I have just split from my ex again for the third time! He seems to be able to control his drinking during his working week as his job means a lot to him. Yet he drinks for the entire weekend, except for a few free hours between waking up on a Saturday morning until he feels it time to drink again on a Saturday night, which usually starts around 3 or 4pm.
He consumes a few 6-packs of beer and a bottle of Vodka, but because the effects are not enough he has now started drinking a few bottles of strong wine also. He says he does not have an alcohol problem he just genuinely has a love affair with drinking; he loves it.
He works shifts and I just cannot understand why he can control it on a 6-2 shift, no drinking through the week, yet on a backshift 2-10 he will have a few after work, and then on a night shift he doesn’t drink at all. Then the weekend comes and it’s full-on drinking to the extent that he is plastered and cannot talk properly, yet he continues to drink.
I have taken him back three times as I was starting to think maybe he doesn’t have a problem and maybe it is me because I’m not a big drinker, but it is like Jekyll and Hyde with him. We have been together for 4 years and the last year has been hell! We have stopped living together and he now has his own place.
I have changed my number this time as he always seems to convince me that I’m being overly dramatic and I take him back. The truth is when I’m with him and he’s drinking I don’t want to be in his company, and when he’s sober he is the loveliest guy he can be!
Please, can you help me to understand this addiction?
It seems like you have been through a hard few years with him. It’s clear you love him but have hit that point where you have to save yourself, and the good in the relationship is being overcome by all the bad of the drinking.
It’s good to try to understand addiction, especially when you have a loved one struggling with drinking. It can be baffling that someone can hold down a job and function normally there, but come home and get drunk immediately.
What is more important, however, is that you take this time to understand yourself in this relationship. For over four years you were in a relationship with a man, who was not in a relationship with you. He was in a relationship with alcohol. In other words, his primary companion, his best friend, his partner was alcohol.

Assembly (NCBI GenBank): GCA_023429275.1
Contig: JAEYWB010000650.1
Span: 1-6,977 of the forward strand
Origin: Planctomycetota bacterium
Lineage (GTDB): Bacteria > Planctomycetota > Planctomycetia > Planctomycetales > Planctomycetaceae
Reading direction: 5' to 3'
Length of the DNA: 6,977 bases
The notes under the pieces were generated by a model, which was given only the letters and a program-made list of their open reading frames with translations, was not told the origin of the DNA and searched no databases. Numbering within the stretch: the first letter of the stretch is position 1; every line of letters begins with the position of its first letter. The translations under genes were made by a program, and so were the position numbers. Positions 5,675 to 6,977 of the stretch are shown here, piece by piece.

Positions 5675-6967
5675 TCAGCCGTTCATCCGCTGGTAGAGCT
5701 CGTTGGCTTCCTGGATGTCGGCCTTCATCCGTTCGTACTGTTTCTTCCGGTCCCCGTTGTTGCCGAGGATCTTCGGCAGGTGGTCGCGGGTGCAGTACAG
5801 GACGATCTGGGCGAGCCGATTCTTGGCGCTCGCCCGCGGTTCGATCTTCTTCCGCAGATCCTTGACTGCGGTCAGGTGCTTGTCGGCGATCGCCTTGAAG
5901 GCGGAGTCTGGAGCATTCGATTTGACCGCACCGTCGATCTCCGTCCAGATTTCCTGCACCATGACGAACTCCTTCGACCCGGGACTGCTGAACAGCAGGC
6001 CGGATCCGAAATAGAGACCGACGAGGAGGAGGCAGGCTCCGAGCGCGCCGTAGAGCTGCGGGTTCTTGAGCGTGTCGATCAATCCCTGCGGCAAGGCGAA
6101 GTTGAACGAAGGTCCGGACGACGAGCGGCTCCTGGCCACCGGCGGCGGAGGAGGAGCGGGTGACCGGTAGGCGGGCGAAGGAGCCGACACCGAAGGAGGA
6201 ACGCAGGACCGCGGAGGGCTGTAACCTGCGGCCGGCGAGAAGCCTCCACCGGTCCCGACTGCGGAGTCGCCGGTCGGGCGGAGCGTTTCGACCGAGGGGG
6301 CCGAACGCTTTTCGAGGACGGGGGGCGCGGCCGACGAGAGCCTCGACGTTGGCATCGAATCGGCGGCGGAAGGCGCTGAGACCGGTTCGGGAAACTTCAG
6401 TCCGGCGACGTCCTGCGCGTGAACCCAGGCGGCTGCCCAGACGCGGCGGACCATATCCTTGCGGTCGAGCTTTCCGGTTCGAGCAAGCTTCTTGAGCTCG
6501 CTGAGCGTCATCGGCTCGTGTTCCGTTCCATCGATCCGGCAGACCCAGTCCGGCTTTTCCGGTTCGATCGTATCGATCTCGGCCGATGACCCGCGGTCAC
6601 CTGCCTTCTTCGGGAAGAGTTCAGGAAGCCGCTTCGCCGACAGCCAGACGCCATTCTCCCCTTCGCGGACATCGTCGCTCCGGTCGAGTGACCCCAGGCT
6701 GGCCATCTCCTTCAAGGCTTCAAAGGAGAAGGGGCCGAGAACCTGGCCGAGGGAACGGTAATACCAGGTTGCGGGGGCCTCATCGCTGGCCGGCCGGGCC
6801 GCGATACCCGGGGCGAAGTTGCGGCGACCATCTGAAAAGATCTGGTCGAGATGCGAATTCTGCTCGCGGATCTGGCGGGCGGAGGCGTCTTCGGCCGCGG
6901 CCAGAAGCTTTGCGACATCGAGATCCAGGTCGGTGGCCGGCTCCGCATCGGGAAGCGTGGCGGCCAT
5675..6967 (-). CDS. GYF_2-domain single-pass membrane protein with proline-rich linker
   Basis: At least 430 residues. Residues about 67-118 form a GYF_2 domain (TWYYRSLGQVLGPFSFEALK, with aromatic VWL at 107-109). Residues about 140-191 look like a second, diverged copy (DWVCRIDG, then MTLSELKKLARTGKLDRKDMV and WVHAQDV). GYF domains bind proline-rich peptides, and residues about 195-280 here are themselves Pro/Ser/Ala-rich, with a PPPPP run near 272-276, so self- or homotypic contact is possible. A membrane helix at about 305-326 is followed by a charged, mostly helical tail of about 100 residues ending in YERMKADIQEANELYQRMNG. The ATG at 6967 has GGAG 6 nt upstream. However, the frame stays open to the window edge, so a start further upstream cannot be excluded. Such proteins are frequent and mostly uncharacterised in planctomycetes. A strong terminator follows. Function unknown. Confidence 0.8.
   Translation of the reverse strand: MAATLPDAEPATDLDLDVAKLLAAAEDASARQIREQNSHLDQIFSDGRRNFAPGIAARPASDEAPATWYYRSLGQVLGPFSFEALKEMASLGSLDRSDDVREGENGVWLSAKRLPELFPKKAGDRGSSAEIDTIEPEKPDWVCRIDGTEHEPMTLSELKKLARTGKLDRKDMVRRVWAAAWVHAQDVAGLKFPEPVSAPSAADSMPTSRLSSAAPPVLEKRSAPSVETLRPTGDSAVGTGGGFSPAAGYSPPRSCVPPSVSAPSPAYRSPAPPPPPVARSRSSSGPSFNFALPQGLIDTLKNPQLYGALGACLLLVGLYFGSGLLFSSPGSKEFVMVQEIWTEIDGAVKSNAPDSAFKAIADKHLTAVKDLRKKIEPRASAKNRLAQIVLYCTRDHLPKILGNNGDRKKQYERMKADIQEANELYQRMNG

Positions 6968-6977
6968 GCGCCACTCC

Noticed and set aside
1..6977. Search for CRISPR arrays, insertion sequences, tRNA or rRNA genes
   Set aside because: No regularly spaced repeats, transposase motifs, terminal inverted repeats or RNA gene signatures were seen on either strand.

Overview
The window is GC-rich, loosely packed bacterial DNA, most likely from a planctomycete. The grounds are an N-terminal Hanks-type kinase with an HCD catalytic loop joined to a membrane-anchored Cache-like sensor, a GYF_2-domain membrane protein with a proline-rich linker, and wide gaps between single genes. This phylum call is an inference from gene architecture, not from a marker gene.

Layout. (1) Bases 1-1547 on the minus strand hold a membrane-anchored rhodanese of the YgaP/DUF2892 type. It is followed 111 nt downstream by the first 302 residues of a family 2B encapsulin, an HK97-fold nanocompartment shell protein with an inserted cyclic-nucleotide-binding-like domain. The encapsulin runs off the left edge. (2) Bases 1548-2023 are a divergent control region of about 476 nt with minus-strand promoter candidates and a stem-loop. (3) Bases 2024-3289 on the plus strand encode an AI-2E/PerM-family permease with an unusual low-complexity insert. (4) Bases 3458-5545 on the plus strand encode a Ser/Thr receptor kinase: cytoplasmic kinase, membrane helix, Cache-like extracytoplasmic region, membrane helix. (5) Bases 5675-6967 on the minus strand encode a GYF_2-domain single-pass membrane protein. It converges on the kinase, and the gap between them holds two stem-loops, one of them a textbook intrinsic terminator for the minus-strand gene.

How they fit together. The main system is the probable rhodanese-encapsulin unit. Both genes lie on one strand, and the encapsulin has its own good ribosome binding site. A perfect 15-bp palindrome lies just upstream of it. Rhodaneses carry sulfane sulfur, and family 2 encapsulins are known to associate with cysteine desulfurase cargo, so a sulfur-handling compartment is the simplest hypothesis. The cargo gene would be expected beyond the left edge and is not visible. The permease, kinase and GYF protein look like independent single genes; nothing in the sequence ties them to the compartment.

From what you said, you made several efforts to leave. I would be willing to bet that you tried to encourage him to get help for his drinking, probably more times than you can count. None of which, I am guessing, helped. It’s good that you tried, but it looks like you have hit that place that you cannot take it anymore and you know you deserve to be the only one in the relationship, and you don’t deserve to share someone with alcohol.
Addiction, and those who are addicted, can be persuasive or manipulative at times. They do not want to change how they live. If they change, they might have to face how much they are using and how out of control their lives are. That means that the often lie, make promises, or try to convince you that you are wrong, mistaken, or the crazy one. It’s awful to recognize, but it happens often in addicted relationships.
For you, it is important to take the time to care for yourself and understand what kept you in this relationship. You have taken some great steps to separate yourself from him, with moving out and changing your number. Now, work on yourself so you don’t have to repeat this with someone else.
Counseling with an addiction focused therapist is a great place to start. You can have the time to heal from your former relationship and to learn to spot the warning signs of addiction, so you don’t ever have to be surprised by it again.
Also, connect with a recovery support group. Support groups like Al-Anon are for people that are the family members and loved ones of people with addictions. They come together, share their stories, and learn from each other. It is a supportive environment where people can hear from those who have already been through that situation and know what works, and what most likely is really going on.
Take this time to learn about yourself, so addiction does not have to take a toll on your relationship, and you can learn how to support a loved with an addiction if you choose to. This is your time to heal and learn about yourself. Please reach out for further support and feel free to ask more questions here if they come up.
I am a Mental Health Counselor who is licensed in both New York (LMHC) and North Carolina (LCMHC). I have been working in the Mental Health field since 2015. I have worked in a residential setting, an outpatient program and an inpatient addictions program. I began working in Long Island, NY and then in Guelph, Ontario after moving to Canada. I have since settled in North Carolina. I have experience working with various stages of addiction, depression, anxiety, mood disorders, trauma, stages of life concerns and relationship concerns.
I tend to use a person-centered approach which simply means that I meet you where you are and work collaboratively to help you identify and work towards accomplishing goals. I will often pull from CBT when appropriate. I do encourage use of mindfulness and meditation and practice these skills in my own life. I believe in treating everyone with respect, sensitivity and compassion.
I recognize that reaching out for help is hard and commend you for taking the first step. We have professionals available who would be happy to help you move closer to reaching your goals related to your drinking concerns. You may reach these professionals by calling 877-322-2694.